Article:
Linear Regression and Binary Data


I'm going to look at binary classification (two classes) and linear regression. In particular I'm going to use the Credit Card Balance data set (James et al., 2013) to look at how to interpret the linear model once we encode gender.

Set Up


First, some importing.

# python
from functools import partial
from pathlib import Path

import math
import os
import pickle

# pypi
from dotenv import load_dotenv
from expects import (
import hvplot.pandas
import pandas
import statsmodels.api as statsmodels
import statsmodels.formula.api as statsmodels_formula

# my stuff
from graeae import EmbedHoloviews, CountPercentage

The Environment

This loads the path to files.



This just sets up some convenience values for plotting.

SLUG = "linear-regression-and-binary-data"
Embed = partial(EmbedHoloviews,

with Path(os.environ["PLOT_CONSTANTS"]).expanduser().open("rb") as reader:
    Plot = pickle.load(reader)

The Data

I downloaded the data from the ISL Data Set page previously so I'll load it here.

data = pandas.read_csv(Path(os.environ["CREDIT"]).expanduser(), index_col=0)

I passed in the index_col argument because the first column is a index column with no header, so it just looks goofy if you don't. There are several columns but I only want Gender and Balance (the credit card balance).

data = data[["Gender", "Balance"]]


The Data

Now that we have the data we can take a quick look at what's there.

counter = CountPercentage(data.Gender, value_label="Gender")
Gender Count Percent (%)
Female 207 51.75
Male 193 48.25

Our two classes are "Female" and "Male" and they are roughly, but not quite, equal in number. Now I'll look at the balance.

plot = data.hvplot.kde(y="Balance", by="Gender", color=Plot.color_cycle).opts(
    title="Credit Card Balance Distribution by Gender"

output = Embed(plot=plot, file_name="balance_distributions")()

Figure Missing

It looks like there are two populations for each gender. The larger one for both genders is centered near 0 and then both genders have a secondary population that carries a balance.

Encode the Gender

Since the Gender data is categorical we need to create a dummy variable to encode it. So what I'm going to do is encode males as 0 and females as 1 (because of the nature of binary encoding, we could swap the numbers and it would still work).

gender = dict(
data["gender"] =
1    207
0    193
Name: gender, dtype: int64

Fit the Regression

Now I'll fit the model with statsmodels, which uses r-style arguments (I think it supports regular python arguments too).

model = statsmodels_formula.ols("Balance ~ gender", data=data).fit()
                            OLS Regression Results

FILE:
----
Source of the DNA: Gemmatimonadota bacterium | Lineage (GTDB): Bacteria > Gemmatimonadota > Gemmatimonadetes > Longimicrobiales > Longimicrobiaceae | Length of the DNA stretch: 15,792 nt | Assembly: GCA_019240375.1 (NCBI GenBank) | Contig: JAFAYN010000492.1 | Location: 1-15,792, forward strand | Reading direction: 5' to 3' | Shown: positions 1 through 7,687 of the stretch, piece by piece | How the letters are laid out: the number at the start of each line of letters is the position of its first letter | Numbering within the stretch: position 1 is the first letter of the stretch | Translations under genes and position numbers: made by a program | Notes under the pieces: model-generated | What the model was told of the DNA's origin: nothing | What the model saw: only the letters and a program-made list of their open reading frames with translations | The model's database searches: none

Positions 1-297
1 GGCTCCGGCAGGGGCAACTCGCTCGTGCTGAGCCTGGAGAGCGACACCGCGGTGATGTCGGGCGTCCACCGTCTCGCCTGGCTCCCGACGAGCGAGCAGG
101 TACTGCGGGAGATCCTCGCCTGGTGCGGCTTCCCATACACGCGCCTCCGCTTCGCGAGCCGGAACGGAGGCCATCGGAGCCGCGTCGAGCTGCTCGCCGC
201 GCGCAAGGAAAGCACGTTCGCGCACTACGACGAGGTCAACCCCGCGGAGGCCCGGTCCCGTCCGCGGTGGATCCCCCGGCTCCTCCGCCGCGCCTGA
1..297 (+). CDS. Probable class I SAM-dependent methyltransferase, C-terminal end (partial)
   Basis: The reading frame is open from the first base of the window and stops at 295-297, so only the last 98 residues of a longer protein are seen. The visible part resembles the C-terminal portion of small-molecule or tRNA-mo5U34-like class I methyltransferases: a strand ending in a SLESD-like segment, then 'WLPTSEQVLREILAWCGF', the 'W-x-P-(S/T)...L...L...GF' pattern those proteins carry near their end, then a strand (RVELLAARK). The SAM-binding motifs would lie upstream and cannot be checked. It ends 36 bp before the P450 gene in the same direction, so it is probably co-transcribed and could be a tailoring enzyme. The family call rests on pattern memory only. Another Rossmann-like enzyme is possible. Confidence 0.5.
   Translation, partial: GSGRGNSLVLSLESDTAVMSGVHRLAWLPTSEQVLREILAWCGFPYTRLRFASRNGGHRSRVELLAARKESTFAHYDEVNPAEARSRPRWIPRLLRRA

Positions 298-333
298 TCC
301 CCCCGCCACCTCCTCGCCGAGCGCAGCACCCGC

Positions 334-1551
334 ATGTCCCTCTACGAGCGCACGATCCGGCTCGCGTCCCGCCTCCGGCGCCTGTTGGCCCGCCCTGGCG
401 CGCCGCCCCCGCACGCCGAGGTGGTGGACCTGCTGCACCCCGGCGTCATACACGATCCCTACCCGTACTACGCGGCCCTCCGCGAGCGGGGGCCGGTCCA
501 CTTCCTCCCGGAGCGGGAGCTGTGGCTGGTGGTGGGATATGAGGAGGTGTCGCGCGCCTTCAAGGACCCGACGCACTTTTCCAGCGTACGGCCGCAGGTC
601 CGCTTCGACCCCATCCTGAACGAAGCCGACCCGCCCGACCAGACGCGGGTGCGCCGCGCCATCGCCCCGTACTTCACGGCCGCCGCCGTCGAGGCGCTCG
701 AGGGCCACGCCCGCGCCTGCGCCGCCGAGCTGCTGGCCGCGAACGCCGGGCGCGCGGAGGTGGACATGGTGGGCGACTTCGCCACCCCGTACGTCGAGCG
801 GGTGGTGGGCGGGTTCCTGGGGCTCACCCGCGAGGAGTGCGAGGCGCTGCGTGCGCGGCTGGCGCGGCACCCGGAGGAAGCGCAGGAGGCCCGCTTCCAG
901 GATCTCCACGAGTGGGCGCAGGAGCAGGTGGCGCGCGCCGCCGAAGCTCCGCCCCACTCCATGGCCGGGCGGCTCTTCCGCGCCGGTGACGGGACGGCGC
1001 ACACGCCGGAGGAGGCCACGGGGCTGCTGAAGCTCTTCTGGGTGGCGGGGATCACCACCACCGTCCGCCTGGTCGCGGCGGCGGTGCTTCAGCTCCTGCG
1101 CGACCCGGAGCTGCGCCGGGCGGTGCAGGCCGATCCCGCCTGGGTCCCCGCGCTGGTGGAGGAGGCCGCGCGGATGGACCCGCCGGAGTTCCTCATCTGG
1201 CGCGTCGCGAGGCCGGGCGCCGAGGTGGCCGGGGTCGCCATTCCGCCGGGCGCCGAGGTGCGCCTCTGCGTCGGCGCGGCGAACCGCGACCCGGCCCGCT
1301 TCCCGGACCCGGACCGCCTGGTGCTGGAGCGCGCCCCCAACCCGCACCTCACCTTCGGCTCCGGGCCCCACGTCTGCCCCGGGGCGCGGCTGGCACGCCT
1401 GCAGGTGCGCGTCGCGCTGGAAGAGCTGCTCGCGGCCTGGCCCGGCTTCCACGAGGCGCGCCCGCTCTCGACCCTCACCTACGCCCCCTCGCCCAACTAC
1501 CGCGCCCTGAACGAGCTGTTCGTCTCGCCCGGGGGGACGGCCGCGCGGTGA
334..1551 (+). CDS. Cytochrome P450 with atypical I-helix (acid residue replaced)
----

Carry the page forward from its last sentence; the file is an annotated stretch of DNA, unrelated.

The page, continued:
Dep. Variable:                Balance   R-squared:                       0.000
Model:                            OLS   Adj. R-squared:                 -0.002
Method:                 Least Squares   F-statistic:                    0.1836
Date:                Sun, 02 Aug 2020   Prob (F-statistic):              0.669
Time:                        16:55:01   Log-Likelihood:                -3019.3
No. Observations:                 400   AIC:                             6043.
Df Residuals:                     398   BIC:                             6051.
Df Model:                           1                                         
Covariance Type:            nonrobust                                         
                 coef    std err          t      P>|t|      [0.025      0.975]
Intercept    509.8031     33.128     15.389      0.000     444.675     574.931
gender        19.7331     46.051      0.429      0.669     -70.801     110.267
Omnibus:                       28.438   Durbin-Watson:                   1.940
Prob(Omnibus):                  0.000   Jarque-Bera (JB):               27.346
Skew:                           0.583   Prob(JB):                     1.15e-06
Kurtosis:                       2.471   Cond. No.                         2.66

[1] Standard Errors assume that the covariance matrix of the errors is correctly specified.

The model is something like this:

\[ balance = \beta_0 + \beta_1 \times gender \]

Since we encoded Male as 0 and Female as 1, when the gender is Male the second term drops out and all you have is \(\beta_0\), while for females you have have the full equation. How do you interpret the \(\beta\)s?

  • \(\beta_0\) is the average balance that males carry
  • \(\beta_0 + \beta_1\) is the average balance that females carry
  • \(\beta_1\) is the difference between the average balances

We can check this by comparing the coef entry in the summary table that I printed. The Intercept is \(\beta_0\) and gender is \(\beta_1\)

male_mean = data[data.Gender=="Male"].Balance.mean()
female_mean = data[data.Gender=="Female"].Balance.mean()
print(f"Average Male Balance: {male_mean:.7}")
print(f"Average Female Balance: {female_mean:0.7}")
print(f"Average difference: {female_mean - male_mean:0.7}")

expect(math.isclose(male_mean, model.params.Intercept)).to(be_true)
expect(math.isclose(female_mean - male_mean, model.params.gender)).to(be_true)
Average Male Balance: 509.8031
Average Female Balance: 529.5362
Average difference: 19.73312
data = data.sort_values(by="Balance")
data["prediction"] = model.predict(data.gender)
scatter = data.hvplot.scatter(x="Balance", y="prediction", by="Gender",
    title="Gender Model",

output = Embed(plot=scatter, file_name="Gender Model")()

Figure Missing

I didn't set up a hypothesis test, but if you look at the p-value (the P>|t| column in the summary) for gender you can see that it's much larger than 0.05 or whatever level you would normally choose, so it's probable that gender isn't significant, so the average balance for both genders is really the same, given the deviation, but this is just about interpreting the coefficients, not deciding the validity of this particular model.